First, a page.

FRED Graph

we should also note that with the release of the September CPI, it was possible for the Social Security administration to calculate the Cost of Living Adjustment (COLA) for this coming year, which is based on the price change of the CPI for Urban Wage Earners and Clerical Workers (CPI-W), (which is a subset of the CPI-U that tracks prices paid by 29 percent of the US population) for the months of July, August and September when compared to the CPI-W for the same months last year…that price change worked out to be 1.5%, so the 58 million seniors on Social Security, as well as millions of disabled veterans, federal retirees and those poor who get Supplemental Security Income will see a meager 1.5% increase in their stipends for next year; for some, that will barely make up what they lost with the food stamp cuts that went into effect on Friday…in addition, the wage threshold for payroll taxes, which fund social security, will increase to $117,000 next year…there will also be an inflation adjusted 1.7% increase in the income tax brackets, which means that the highest marginal tax rate of 39.6% wont kick in until taxable income of an individual exceeds $406,750 in 2014…and the dead will get an even greater increase than the elderly and the rich, as the individual estate-tax exclusion, which is now pegged permanently to inflation, will be $5.34 million in 2014, up from $5.25 million currently…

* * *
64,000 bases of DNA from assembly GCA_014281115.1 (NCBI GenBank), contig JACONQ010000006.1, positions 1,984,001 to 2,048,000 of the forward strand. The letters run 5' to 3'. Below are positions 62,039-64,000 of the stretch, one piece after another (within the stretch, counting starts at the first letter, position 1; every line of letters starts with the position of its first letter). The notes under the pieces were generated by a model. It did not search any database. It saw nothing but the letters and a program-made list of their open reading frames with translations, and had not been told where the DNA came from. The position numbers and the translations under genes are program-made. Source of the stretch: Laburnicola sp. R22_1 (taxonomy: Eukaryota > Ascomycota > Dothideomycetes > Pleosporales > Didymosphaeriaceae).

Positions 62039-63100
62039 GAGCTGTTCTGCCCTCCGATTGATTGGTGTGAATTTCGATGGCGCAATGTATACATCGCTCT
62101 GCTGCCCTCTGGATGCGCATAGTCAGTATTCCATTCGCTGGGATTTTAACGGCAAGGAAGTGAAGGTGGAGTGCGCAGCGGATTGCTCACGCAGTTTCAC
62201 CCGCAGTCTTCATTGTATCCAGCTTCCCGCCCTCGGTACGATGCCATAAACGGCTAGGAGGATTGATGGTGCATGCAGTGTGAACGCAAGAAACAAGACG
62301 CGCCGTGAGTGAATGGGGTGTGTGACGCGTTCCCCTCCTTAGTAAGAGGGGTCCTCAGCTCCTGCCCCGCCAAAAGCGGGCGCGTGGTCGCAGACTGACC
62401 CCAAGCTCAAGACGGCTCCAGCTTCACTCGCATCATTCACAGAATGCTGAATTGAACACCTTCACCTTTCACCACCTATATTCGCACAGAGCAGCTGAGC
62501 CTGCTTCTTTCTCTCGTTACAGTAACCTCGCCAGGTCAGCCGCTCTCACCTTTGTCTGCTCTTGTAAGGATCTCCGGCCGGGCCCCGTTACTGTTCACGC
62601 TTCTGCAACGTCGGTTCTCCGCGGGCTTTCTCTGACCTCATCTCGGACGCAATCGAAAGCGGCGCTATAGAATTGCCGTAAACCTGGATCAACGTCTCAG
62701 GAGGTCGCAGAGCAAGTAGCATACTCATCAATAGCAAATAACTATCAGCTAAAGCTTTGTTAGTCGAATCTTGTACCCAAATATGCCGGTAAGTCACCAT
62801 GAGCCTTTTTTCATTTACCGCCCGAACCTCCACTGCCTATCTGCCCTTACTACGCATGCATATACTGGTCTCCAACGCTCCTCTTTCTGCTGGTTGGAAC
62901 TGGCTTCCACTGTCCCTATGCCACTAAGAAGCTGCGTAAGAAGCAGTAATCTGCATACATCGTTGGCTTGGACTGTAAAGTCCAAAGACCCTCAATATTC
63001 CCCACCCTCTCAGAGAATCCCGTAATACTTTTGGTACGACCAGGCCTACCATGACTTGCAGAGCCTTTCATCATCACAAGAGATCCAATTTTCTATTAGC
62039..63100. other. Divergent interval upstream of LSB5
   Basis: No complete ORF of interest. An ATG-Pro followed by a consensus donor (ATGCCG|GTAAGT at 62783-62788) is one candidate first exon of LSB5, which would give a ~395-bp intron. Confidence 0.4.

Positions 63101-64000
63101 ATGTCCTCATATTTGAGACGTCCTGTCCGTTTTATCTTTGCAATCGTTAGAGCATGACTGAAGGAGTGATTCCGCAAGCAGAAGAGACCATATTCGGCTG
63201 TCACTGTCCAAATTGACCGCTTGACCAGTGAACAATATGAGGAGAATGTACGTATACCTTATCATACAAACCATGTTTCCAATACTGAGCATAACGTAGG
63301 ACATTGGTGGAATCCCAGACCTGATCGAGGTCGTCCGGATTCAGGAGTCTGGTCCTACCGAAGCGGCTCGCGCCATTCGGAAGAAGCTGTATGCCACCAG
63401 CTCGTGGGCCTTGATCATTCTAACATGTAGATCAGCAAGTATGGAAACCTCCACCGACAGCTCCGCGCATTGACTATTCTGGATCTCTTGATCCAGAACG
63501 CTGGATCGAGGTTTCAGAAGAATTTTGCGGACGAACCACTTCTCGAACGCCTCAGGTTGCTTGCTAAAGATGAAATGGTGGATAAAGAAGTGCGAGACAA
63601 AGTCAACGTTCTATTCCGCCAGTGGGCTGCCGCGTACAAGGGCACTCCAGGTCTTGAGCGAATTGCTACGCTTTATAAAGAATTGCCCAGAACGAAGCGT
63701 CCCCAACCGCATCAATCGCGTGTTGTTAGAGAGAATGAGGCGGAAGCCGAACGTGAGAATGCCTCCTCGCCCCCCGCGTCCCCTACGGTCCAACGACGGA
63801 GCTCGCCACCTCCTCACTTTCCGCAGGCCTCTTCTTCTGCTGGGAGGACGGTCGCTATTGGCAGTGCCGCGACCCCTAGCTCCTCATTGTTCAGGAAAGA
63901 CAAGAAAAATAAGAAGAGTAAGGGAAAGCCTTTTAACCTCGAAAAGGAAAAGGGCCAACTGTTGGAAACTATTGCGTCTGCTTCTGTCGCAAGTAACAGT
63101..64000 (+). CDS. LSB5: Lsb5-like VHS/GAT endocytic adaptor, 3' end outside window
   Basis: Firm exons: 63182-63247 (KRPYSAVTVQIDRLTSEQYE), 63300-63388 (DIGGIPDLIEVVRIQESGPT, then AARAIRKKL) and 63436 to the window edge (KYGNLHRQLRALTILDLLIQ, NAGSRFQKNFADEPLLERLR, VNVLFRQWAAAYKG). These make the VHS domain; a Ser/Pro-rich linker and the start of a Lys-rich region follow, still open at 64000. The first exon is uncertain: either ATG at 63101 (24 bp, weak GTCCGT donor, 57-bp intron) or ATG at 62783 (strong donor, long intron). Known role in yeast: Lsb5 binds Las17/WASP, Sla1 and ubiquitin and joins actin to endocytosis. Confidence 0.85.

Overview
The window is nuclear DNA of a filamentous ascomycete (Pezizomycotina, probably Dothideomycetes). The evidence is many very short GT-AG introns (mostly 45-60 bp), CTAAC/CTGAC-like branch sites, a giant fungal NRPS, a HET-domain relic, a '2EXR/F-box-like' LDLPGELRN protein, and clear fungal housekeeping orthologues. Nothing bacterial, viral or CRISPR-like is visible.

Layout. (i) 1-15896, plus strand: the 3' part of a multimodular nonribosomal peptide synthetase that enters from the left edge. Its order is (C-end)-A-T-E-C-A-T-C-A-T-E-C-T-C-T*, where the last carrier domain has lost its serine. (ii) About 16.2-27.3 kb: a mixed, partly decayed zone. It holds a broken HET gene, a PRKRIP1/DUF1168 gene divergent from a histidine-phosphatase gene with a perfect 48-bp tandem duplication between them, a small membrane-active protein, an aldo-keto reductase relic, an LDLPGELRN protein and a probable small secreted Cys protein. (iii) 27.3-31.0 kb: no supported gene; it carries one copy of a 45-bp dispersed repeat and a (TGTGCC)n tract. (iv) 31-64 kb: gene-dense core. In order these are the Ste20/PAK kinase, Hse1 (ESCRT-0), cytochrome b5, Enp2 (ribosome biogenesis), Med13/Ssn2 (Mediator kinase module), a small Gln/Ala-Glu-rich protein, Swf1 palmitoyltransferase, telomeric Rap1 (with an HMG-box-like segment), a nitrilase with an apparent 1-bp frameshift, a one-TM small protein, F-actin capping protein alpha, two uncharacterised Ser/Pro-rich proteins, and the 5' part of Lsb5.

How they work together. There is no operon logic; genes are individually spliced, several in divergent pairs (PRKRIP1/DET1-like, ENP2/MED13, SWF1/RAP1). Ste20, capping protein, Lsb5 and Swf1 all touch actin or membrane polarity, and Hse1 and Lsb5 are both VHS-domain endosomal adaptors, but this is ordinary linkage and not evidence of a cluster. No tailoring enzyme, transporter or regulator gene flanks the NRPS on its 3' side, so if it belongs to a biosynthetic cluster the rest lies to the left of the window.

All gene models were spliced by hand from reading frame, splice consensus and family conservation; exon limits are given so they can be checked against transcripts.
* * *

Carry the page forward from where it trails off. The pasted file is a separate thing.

September Industrial Production Rises 0.6% on Warm Weather

one other important report we should take a look at is the September report on Industrial Production and Capacity Utilization from the Fed, which showed that industrial production rose a seasonally adjusted 0.6% in August, the largest monthly increase since February, while the seasonally adjusted industrial composite index, which is benchmarked at 2007 equal to 100, hit that pre-recession benchmark for the first time since the recession began…on the heals of a 0.4% increase in August, this increase brings the annualized rate of increase for industrial production to 2.3% for the 3rd quarter, despite the decrease of 0.1% in July…however, manufacturing output, which accounts for roughly three-quarters of the index, slipped to a 0.1% monthly increase, down from the 0.5% spot it put up in August, as the manufacturing index edged up to 96.0…the mining index, which includes gas and oil drilling and is now at 121.9, also grew slower, at 0.2% in September vs 0.6% in August…driving the increase in the overall September production index was a 4.4% increase in utility output, which had been down each of the previous 5 months…

the jump in utility output was almost certainly due to a much warmer than normal September, the 6th warmest on record, which followed on the heels of a generally mild spring and summer nationally; thus, once seasonally adjusted, the air conditioning usage in September seemed to spike vis a vis the lower use than normal in the earlier part of the summer, resulting in the seasonally adjusted increase in output…the weather plays an oversized role in utility production and hence has a large impact on the overall index, even though it’s only a tenth of total industrial production…the same thing happened in March, when a much colder than normal month boosted utilities usage 6.4% and carried the overall index into positive territory….but with the following months moderate otherwise, we gave back all that utility “production” index, as the utility index fell back to normal levels…we should watch for the same to happen in subsequent months if the winter is mild…